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    • 36 min
    Climate Fight part 2: the path to net zero

    Climate Fight part 2: the path to net zero

    In part two of Climate Fight: the world’s biggest negotiation, we’re talking to experts about the grand goal of the negotiations: reaching net zero emissions by 2050. We explore what net zero means, and the technologies that will be needed to get the world there.
    Featuring Mercedes Maroto-Valer, assistant deputy principal for research & innovation and director of the Research Centre for Carbon Solutions at Heriot-Watt University, James Dyke, senior lecturer in global systems at the University of Exeter and Myles Allen, professor of geosystem science and director of Oxford Net Zero at the University of Oxford. Our producer Tiffany Cassidy also visits the Boundary Dam coal-fired power plant in Saskatchewan, Canada, to see carbon capture and storage technology in action.
    The Climate Fight podcast series is produced by Tiffany Cassidy. Sound design is by Eloise Stevens and our series theme tune is by Neeta Sarl. The series editor is Gemma Ware. You can sign up to The Conversation’s free daily email here. A transcript of this episode is available here.
    Climate fight: the world’s biggest negotiation is a podcast series supported by UK Research and Innovation, the UK’s largest public funder of research and innovation.
    Further reading
    A global carbon removal industry is coming – experts explain the problems it must overcome, by Johanna Forster and Naomi Vaughan, University of East AngliaClimate crisis: what can trees really do for us?, by Rob MacKenzie University of Birmingham and Rose Pritchard, University of ManchesterClimate scientists: concept of net zero is a dangerous trap , by James Dyke, University of Exeter; Robert Watson, University of East Anglia and Wolfgang Knorr, Lund UniversityNet zero: despite the greenwash, it’s vital for tackling climate change, by Richard Black, Imperial College London; Steve Smith and Thomas Hale, University of Oxford
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    • 38 min
    Climate Fight part 1: where's the money?

    Climate Fight part 1: where's the money?

    In the first episode of our new series Climate fight: the world's biggest negotiation, we're talking about climate finance – money pledged by the world's richest countries to help the poorest parts of the world adapt to and mitigate the effects of climate change. Where is it being spent and is it really working?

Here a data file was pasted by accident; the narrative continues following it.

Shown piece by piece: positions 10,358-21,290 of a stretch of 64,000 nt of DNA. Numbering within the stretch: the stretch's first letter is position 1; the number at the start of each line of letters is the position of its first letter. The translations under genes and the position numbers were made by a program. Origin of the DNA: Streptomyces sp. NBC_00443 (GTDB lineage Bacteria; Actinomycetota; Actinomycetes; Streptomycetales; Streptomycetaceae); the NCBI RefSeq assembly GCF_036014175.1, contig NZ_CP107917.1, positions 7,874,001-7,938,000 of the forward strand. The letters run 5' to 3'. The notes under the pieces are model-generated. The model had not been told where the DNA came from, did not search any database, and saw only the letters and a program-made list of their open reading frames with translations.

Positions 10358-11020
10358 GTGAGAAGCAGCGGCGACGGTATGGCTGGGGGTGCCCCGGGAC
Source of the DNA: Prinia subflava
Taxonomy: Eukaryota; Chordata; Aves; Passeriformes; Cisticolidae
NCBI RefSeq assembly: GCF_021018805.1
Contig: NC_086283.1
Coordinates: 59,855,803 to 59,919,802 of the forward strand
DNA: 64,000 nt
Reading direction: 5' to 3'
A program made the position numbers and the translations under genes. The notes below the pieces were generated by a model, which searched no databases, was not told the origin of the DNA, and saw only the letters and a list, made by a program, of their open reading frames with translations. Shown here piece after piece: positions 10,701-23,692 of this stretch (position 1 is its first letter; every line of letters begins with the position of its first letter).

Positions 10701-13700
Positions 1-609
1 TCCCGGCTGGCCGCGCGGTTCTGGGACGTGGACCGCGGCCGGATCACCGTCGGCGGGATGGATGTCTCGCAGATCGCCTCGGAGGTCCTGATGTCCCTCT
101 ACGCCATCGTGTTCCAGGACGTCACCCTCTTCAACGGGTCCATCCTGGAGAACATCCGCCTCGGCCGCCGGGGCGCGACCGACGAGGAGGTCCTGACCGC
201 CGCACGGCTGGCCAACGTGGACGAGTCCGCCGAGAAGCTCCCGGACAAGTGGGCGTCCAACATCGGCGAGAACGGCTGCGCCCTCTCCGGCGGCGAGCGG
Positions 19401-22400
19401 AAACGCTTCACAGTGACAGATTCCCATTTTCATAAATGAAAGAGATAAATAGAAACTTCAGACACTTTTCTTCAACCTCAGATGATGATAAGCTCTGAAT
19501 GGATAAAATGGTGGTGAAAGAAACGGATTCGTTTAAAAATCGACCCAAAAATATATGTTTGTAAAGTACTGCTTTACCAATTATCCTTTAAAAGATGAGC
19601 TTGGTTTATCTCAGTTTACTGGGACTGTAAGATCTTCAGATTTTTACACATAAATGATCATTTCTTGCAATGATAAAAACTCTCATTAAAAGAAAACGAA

Featuring Jessica Omukuti, COP26 Fellow in Climate Finance at the University of York and a research fellow on inclusive net zero at the University of Oxford, Harpreet Kaur Paul, a PhD candidate in climate justice at the University of Warwick and Alina Averchenkova, distinguished policy fellow at the Grantham Research Institute on Climate Change, London School of Economics and Political Science. Thanks to the reporting of Maryam Charles, we also hear from two residents of Zanzibar about why some climate finance can leave people feeling worse off. 
    The Climate Fight podcast series is produced by Tiffany Cassidy with reporting from Maryam Charles in Zanzibar. Sound design is by Eloise Stevens and our series theme tune is by Neeta Sarl. The series editor is Gemma Ware. You can sign up to The Conversation’s free daily email here. A transcript of this episode is available here.
    Climate fight: the world’s biggest negotiation is a podcast series supported by UK Research and Innovation, the UK’s largest public funder of research and innovation.
    Further reading:
    Climate finance: rich countries aren’t meeting aid targets – could legal action force them? by Harpreet Kaur Paul, University of WarwickClimate adaptation finance is ineffective and must be more transparent, by Jessica Omukuti, University of YorkCOP26: what’s the point of this year’s UN climate summit in Glasgow? by Federica Genovese, University of Essex and Patrick Bayer, University of Strathclyde Climate change: convincing people to pay to tackle it is hard – treating it like a pension could help by David Comerford, University of Stirling
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    • 34 min
    Climate fight: the world's biggest negotiation – trailer

    Climate fight: the world's biggest negotiation – trailer

    How will we actually tackle the climate crisis? And who gets to decide? As Glasgow gets ready to hold the COP26 climate summit in November, The Anthill Podcast is launching Climate fight: the world's biggest negotiation, a new podcast series taking you inside the fight for our planet's future.
    We'll speak to some of the academic experts influencing climate policy, and to some of the people around the world who will see their lives change as a result of it. We'll also be in Glasgow for the COP26 summit, talking to experts to unpack how the negotiations went. The first episode will go live on October 6. 
    The Climate Fight podcast series is produced by Tiffany Cassidy. Sound design is by Eloise Stevens and our series theme tune by Neeta Sarl. The series editor is Gemma Ware. You can sign up to The Conversation’s free daily email here.
    Climate fight: the world’s biggest negotiation is a podcast series supported by UK Research and Innovation, the UK’s largest public funder of research and innovation.

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    • 2 min

Customer Reviews

4.3 out of 5
120 Ratings

120 Ratings

alflo100 ,

expert guide to conspiracy theories series

an incredible mini series! I binged the whole
thing in an afternoon - absolutely fascinating subject diving into the origin and propagation of conspiracy theories and how/when they cross over into extremism. More like this please! 👌🏻

Foxholes ,

Great discovery

Just been prompted to listen to the Anthill podcast series on conspiracy theories and am delighted by the discovery... and the treasure trove behind it. Intelligent, well informed, based on qualified academic research and presented in an easily digestible form. The Anthill is now added to my library - keep adding to the pile please.

Richmond35 ,

Accessible, intelligent, wide-ranging

Great to listen to. Recommended to people who enjoy hearing about topics across a wide spectrum from politics to science to history. Well presented and engaging, keep up the good work!